No ID in NC: Undocumented Immigrants and the Identification Problem

The following commentary is re-posted from Bioethics Forum, a blog of The Hastings Center.

On October 28, North Carolina Governor Pat McCrory signed HB 318, the “Protect North Carolina Workers Act.” This new example of state-level anti-immigrant legislation, a trend that had been curtailed by the U.S. Supreme Court’s 2012 decision in Arizona v. United States, is aimed at restricting local efforts to protect undocumented and new immigrants and support their integration into society. The Center for American Progress has analyzed the foreseeable consequences of this type of legislation: measures that ostensibly aim to protect one group of workers from another – to protect “us” from “them” – in fact wind up weakening local economies.

Under one provision of the new law, North Carolina cities are prohibited from accepted non-governmental identification, such as “community IDs.”  ID cards issued or recognized by cities have been introduced in recent years as a workaround for a problem many people face: the lack of a driver’s license or passport as identification. This problem affects undocumented immigrants because they are prohibited from obtaining driver’s licenses in most states. It also affects people who do not or cannot drive (due to disability, for example), and people whose gender identity does not correspond to their birth records.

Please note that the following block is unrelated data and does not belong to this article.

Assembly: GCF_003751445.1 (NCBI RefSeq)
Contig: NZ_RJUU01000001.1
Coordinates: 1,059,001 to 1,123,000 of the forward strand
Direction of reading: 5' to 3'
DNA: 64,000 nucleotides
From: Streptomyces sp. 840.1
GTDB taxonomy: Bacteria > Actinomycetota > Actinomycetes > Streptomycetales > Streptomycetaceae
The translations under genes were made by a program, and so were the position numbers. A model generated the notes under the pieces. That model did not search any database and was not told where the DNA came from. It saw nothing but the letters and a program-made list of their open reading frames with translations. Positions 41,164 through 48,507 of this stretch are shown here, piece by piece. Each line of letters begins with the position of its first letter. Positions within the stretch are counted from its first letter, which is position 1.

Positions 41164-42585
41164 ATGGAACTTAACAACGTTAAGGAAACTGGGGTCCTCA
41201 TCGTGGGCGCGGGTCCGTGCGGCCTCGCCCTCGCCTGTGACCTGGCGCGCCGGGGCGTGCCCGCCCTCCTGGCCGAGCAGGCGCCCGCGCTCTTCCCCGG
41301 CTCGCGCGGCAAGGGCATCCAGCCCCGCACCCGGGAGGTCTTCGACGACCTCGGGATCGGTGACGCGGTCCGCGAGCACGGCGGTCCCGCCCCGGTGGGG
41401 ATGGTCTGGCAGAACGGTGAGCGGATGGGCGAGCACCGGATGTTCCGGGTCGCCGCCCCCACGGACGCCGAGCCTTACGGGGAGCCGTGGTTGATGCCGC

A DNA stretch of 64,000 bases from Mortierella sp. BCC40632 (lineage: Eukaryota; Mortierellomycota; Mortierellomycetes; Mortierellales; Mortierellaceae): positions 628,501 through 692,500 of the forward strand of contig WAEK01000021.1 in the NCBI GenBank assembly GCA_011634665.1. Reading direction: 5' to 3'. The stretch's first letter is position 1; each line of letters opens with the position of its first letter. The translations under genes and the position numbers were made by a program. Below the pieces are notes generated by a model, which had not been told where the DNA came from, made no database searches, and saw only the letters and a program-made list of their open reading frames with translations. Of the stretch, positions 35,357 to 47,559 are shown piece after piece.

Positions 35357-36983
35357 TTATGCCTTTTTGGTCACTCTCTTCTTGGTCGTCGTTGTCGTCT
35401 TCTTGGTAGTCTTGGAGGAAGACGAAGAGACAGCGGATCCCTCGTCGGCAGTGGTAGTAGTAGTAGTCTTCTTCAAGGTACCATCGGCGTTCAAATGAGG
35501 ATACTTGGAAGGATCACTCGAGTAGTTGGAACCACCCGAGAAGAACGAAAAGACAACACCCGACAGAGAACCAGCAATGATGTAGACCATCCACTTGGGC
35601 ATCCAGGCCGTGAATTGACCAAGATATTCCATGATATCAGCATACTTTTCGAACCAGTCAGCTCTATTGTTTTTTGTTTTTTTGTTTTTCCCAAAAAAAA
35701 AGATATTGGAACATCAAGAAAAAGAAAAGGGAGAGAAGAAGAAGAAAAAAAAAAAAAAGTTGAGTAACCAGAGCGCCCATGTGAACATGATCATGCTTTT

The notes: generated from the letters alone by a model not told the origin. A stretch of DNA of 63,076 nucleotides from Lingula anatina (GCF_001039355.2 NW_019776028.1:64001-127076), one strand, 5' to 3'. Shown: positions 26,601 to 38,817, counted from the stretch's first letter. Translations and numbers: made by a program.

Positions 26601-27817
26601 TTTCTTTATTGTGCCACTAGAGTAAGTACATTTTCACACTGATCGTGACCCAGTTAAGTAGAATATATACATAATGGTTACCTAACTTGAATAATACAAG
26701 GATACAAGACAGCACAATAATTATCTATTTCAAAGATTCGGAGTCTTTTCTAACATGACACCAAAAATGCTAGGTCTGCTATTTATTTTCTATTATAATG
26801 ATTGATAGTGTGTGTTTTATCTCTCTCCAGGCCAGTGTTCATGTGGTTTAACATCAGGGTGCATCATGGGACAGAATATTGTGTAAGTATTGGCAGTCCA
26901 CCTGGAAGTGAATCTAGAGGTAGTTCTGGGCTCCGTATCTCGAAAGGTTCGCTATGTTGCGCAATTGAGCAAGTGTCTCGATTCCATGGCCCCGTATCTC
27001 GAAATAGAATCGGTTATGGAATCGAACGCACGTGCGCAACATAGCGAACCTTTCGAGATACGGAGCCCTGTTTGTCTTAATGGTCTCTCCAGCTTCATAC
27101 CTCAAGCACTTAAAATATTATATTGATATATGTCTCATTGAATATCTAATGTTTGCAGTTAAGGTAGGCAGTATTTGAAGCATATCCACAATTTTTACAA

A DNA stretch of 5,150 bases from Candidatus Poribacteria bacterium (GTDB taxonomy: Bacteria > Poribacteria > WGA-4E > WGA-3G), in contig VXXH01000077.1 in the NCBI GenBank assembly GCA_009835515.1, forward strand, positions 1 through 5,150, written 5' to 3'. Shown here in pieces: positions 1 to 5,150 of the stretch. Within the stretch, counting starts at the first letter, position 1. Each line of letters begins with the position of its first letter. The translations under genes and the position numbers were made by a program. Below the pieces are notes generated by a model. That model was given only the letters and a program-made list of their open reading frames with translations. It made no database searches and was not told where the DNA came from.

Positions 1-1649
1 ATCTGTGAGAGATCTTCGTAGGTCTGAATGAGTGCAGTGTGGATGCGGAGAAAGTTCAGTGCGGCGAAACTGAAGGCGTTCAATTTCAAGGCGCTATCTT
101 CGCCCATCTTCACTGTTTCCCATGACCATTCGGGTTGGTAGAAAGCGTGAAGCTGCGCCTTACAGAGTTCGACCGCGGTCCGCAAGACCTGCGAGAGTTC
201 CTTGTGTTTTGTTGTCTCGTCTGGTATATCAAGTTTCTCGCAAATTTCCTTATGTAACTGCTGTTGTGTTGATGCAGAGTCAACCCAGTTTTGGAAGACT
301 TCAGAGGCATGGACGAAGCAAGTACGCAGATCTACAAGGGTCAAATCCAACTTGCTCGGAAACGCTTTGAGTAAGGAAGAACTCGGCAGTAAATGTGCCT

In New York City, IDNYC– “one card for all of us” – has been a tremendous success with undocumented immigrants and middle-class parents alike, useful for everyday interactions such as showing ID to get into a public school for a parent-teacher conference. New York City plans to use IDNYC to facilitate enrollment in Direct Access, the city’s new program to create a citywide network of primary care medical homes for undocumented uninsured city residents. This plan reflects insights from Los Angeles, San Francisco, and other cities that have created programs to improve health care access for undocumented immigrants through the coordination of safety-net services; ID cards make it easier for these patients to use the system, and have the additional benefit of providing a form of identification.

The signing ceremony for HD 318 was held in the city of Greensboro, which had begun to accept a community ID card created by a local nonprofit organization, with support from the local police department, intended for community residents without access to government-issued ID.  Under the new state law, which was opposed by Greensboro city officials, city agencies are now prohibited from recognizing the card.

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Nancy Berlinger is a research scholar at The Hastings Center and the codirector of the Undocumented Patients project.